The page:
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Garry J

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Garry J last won the day on April 5 2020

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About Garry J

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    Expat Cockroach
  • Birthday 07/08/1953

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  1. Our Dazza could ride, but he wasn't the sharpest tool in the shed. I recall a race he and Darrell Eastlake were commentating on, and Barry was making the point that the rider in second place was better on the brakes because he was closing on the first-place rider under braking at every corner. Darrell tried to explain to him that it was because the guy in front braked first but Barry wouldn't have it. He couldn't grasp the concept of separation by time, not distance. RIP Bazza and Dazza
  2. Yes, you are right Phil. I had it backwards, never having done it myself.
  3. I've never done it myself, but I guess if it puts out more voltage it's more efficient. The idea is to set up a jig with a fixed motor to drive the test motors with a bit of tube between the shafts. Apply a fixed voltage to the drive motor and see what you get at the other end. My usual way to test motors is to run them on a few volts and choose the one with the least vibration. A combination of the two might work.
  4. Forget the shunt field, we have permanent magnets. When you disconnect the power from a running motor it will continue to spin according to its momentum plus the momentum off whatever it was driving. At this point the motor becomes a generator because it's being driven, not driving. BUT THE TORQUE IS REVERSED WHEN THE MOTOR IS GENERATING, so if you connect it back on itself it is effectively attempting to drive itself in the opposite direction to whichever way it was running under power. Once the motor slows the generated voltage reduces until it eventually stops. Adding a resistance to the circuit simply reduces the voltage the motor is feeding back on itself, and therefore reduces the braking effect. To see your motor act as a generator, a common motor test is to free wheel a test motor using another motor to drive it and measure the test motor's output voltage. Good for relative comparisons only.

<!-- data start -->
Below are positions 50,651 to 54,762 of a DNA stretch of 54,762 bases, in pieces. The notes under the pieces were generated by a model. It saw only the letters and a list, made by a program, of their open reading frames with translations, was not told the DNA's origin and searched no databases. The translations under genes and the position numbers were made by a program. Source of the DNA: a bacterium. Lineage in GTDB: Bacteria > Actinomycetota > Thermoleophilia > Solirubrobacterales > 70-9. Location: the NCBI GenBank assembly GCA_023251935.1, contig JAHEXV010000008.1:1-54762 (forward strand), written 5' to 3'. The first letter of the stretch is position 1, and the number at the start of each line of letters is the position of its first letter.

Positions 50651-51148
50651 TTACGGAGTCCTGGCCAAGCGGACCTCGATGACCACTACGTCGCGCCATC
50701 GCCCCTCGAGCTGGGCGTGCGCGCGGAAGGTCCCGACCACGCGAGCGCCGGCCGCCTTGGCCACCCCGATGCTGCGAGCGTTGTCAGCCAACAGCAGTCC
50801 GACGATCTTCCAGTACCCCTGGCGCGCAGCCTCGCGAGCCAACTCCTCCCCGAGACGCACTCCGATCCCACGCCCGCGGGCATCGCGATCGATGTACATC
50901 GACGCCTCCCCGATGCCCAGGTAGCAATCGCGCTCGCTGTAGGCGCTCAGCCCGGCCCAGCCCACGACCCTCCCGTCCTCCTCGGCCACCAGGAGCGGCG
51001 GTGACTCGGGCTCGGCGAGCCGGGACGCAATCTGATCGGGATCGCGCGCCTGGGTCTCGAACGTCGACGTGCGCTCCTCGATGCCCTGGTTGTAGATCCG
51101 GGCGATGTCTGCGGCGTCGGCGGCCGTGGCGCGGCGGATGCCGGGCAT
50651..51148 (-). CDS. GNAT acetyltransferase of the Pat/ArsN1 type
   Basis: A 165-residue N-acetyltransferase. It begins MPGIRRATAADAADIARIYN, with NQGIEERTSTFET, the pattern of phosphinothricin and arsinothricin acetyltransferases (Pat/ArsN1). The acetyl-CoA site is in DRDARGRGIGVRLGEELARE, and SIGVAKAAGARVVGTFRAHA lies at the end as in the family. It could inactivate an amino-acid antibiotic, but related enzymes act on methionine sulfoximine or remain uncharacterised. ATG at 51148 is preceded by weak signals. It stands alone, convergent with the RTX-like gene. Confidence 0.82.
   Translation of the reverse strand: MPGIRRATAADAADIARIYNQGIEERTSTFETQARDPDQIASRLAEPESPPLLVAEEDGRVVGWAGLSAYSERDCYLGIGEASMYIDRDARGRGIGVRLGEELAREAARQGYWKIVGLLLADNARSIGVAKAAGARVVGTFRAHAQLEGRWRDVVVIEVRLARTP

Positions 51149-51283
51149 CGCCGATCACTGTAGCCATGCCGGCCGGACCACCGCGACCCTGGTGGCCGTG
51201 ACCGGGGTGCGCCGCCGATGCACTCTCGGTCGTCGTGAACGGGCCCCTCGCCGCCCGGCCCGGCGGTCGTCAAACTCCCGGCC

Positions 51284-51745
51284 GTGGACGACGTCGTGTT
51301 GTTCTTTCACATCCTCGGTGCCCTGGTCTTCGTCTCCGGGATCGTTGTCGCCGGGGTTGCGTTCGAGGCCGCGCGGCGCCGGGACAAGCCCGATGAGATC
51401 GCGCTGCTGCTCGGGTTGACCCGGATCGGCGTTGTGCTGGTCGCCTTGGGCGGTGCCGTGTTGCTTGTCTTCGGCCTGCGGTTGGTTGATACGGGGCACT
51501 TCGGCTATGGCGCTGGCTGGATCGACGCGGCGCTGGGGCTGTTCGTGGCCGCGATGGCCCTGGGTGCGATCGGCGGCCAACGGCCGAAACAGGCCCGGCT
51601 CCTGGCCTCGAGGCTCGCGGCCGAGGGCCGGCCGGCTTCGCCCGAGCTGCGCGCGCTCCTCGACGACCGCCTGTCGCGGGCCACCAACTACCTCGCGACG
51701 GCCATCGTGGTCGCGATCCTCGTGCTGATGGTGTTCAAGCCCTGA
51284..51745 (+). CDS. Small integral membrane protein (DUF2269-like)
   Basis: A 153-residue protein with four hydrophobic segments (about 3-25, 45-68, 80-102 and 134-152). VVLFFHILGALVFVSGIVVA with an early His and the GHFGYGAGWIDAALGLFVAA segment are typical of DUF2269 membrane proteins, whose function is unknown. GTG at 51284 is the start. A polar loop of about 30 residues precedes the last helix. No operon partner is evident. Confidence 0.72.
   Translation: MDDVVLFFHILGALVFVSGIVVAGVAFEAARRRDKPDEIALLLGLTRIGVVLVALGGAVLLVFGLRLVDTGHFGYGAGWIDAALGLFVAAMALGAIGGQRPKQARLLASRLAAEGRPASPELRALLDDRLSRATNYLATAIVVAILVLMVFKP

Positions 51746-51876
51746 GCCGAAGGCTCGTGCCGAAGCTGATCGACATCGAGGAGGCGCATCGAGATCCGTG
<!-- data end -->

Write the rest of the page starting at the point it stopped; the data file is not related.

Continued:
5. 'Steam Punk' sculptures sell for big money. The comms tower is brilliant.
  6. Nice lane marking job. Maybe a few too many ales involved.
  7. Thanks Shaynus, need to find enough pics to model it.
  8. Here are links to the instructions for chassis and body builds. http://slotworx.com.au/Body_Pics.zip http://slotworx.com.au/132_Pics.zip I do have some parts for these cars if any one is interested. Cheers, Garry
  9. I have one mostly complete, better dust it off.
  10. Garry J

    Bye Bye Holden

    Reading yesterday that they're working on the 2022 chassis to enable it to fit many different body shells, including coupes. Bigger question is 'will they still be here in 2022' If you have shares in Supercars, sell them now.
  11. Gas41T, that's perfect, anyone doing a braid job should hang this picture on the wall as a reference.
  12. One more thing, When running the braid down a hole or a join, use a pair of flat nosed pliers to bend the braid at a sharp angle. This gives the braid a permanent kink, you'll need to squeeze it back together at the bend because it will widen out a bit but you need to make that sharp kink that won't try to undo itself over time. Also use a flat file to very slightly round the end of the braid recess at the join, generally one light pass with the file will do it. If anyone wants some pictures I can probably organise something.
  13. I've laid miles of braid in my time and here's what I've learned. Braid recess should be at least 1mm wider than the braid and a little deeper (0.1mm or more) than the braid thickness, the braid is then laid against the shoulder of the recess away from the slot. This stops the wheels on the cars catching the edges and stops the guide rolling up the inside edge. When laying the braid hold it above the track so that it loops as it goes down (a picture would help here). The loop forces the braid weave to open a little so it's not stretched, and it can expand and contract with temperature changes. This is critical in corners or you'll end up with Johnno's problem above. Glue? for almost all of the tracks I've built the braid was laid with contact glue, simply because it was prior to the high bond strength tapes being widely available. Contact glue has the advantage of not being fussy about the surface it goes on and is easy to repair. It's cost effective and you don't need to clean the braid, but it's messy. High bond strength tape works well, just follow Rick's instructions above regarding recess preparation as a smooth surface is important. Again, the most important thing is to loop the braid as it goes down to open the weave. Get a piece of your braid and curl it into a circle and see how it opens up, this is why you're having trouple with the corners Johnno, nothing to do with the glue or tape. Hope this helps.
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